The Empire and the Great Purge of Mandalore
A notable Imperial cadet from Mandalore was Sabine Wren, whose mechanical and tech-savvy talents were exploited to create the Arc Pulse Generator, a machine capable of reacting with beskar, the metal used in Mandalorian armor. The Empire weaponized the reactor to incinerate insurgents. A horrified Sabine destroyed it and spoke out against the Empire, but the Wren clan sided with the invaders and cast her out. Eventually, she’d find a new family in the rebel cell Phoenix.
Viceroy Saxon ruled Mandalore on behalf of the Empire until he was killed by Ursa Wren, mother of Sabine, after she realized the mistake she had made. This caused a new civil war between the clans of Saxon and Wren. However, Clan Wren’s insurrection was quickly backed by Bo-Katan’s Clan Kryze, Clan Vizsla, Clan Rook, Clan Elder, and Fenn Rau, the last surviving member of the Mandalorian Protectors.
After a strike mission aboard the Star Destroyer of Tiber Saxon (Gar’s brother) and his apparent death, Clan Wren and the other Mandalorian clans pledged allegiance to Lady Bo-Katan, who inherited the Darksaber and the leadership of Mandalore.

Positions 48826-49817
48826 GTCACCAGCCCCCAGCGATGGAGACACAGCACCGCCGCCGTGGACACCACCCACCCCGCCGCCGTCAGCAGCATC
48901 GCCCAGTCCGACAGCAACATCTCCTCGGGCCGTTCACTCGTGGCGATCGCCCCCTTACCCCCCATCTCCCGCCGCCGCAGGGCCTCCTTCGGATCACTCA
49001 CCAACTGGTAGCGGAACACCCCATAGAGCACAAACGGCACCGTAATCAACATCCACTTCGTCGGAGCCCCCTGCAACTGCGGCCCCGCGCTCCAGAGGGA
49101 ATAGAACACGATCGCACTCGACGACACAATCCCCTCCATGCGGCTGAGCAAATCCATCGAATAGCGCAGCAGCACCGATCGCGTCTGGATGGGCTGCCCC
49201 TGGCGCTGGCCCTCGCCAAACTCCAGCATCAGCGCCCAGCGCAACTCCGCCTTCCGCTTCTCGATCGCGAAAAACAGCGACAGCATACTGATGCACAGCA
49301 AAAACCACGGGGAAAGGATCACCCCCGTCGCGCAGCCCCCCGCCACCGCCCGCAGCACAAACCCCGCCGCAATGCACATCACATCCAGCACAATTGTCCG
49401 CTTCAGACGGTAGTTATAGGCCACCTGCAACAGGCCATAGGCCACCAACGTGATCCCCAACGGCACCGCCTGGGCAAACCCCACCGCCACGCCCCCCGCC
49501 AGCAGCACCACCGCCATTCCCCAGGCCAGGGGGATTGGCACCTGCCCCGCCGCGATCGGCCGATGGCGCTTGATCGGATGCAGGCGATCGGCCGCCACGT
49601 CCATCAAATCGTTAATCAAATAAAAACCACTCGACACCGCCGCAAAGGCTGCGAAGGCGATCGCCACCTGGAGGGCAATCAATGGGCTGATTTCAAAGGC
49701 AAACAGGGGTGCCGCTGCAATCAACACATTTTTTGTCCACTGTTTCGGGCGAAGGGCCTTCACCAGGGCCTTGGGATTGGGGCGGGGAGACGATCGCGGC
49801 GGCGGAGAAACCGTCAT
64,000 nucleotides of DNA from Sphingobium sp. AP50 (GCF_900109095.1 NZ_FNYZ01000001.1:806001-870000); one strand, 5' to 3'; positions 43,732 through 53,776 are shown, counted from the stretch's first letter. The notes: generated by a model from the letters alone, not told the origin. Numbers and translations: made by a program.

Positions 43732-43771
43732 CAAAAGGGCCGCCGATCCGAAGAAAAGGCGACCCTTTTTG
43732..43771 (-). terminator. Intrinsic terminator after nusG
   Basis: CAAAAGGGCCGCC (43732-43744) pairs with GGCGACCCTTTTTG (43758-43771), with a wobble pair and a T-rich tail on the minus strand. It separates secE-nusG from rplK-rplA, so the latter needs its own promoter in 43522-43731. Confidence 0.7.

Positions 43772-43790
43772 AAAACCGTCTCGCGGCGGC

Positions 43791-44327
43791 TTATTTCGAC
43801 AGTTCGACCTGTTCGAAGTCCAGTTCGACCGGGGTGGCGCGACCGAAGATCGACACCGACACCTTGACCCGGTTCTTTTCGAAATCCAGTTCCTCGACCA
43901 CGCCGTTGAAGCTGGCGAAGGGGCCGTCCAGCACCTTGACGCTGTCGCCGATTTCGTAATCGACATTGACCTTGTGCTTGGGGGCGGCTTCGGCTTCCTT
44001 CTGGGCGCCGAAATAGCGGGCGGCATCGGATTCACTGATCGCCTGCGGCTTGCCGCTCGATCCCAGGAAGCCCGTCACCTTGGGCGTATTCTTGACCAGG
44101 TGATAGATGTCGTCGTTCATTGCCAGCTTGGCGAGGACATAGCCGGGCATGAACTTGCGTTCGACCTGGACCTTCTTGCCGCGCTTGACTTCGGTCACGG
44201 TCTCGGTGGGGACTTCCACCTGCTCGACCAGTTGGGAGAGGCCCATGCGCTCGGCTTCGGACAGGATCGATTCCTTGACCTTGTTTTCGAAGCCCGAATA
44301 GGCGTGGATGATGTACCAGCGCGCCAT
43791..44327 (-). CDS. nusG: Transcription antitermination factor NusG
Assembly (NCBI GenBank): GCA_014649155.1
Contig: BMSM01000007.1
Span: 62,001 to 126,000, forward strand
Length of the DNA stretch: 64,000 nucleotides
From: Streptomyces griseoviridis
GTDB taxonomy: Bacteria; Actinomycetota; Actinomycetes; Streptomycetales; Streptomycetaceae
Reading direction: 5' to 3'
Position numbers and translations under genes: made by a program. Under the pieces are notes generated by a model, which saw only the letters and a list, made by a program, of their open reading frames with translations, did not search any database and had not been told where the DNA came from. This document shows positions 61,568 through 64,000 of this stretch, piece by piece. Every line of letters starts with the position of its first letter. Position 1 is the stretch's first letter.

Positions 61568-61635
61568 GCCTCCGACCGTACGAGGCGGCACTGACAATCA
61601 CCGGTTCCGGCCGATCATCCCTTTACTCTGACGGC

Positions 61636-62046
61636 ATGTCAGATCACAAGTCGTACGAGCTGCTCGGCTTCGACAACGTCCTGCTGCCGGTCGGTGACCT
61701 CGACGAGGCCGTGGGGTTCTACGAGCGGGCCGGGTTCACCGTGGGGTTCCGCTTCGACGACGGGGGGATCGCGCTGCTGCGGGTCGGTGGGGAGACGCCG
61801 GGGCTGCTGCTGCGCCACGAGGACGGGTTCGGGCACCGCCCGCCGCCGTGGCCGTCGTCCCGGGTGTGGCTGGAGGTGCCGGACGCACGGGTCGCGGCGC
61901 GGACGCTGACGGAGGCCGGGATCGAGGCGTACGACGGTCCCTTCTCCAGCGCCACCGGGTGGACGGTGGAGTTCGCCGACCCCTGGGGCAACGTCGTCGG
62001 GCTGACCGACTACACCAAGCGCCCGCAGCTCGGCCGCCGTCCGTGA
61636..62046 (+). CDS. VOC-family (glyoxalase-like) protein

The Empire gradually realized they’d never be able to control Mandalore, so the “Great Purge” was launched against the planet. Bo-Katan and her people attempted to fight off the invasion and bombardment of their homeworld, but the assault nevertheless led to a near-total genocide of the Mandalorians. During what was later known as the “Night of a Thousand Tears”, even the Mines of Mandalore and the capital city of Sundari were devastated.
The infamous Moff Gideon participated in the Purge and managed to take the Darksaber from Bo-Katan, who survived and fled Mandalore. Din Djarin’s clan, an orthodox group of Mandalorians called the Children of the Watch, survived the Great Purge because they were hidden on Concordia.
After the fall of the Empire, Mandalore remains a wasteland. Cursed to some and still valuable to others, many Mandalorians have now set their sights on their homeworld, and the Darksaber is the key to uniting all of the clans and tribes under one true rule.
We'll be finding out more about Mandalore as The Mandalorian Season 3 continues, so we'll be keeping this page updated with all the latest lore and reveals. Be sure to check out other great Star Wars content here on Space.com, including our rundowns of the Star Wars movies, ranked worst to best and Star Wars TV shows, ranked worst to best.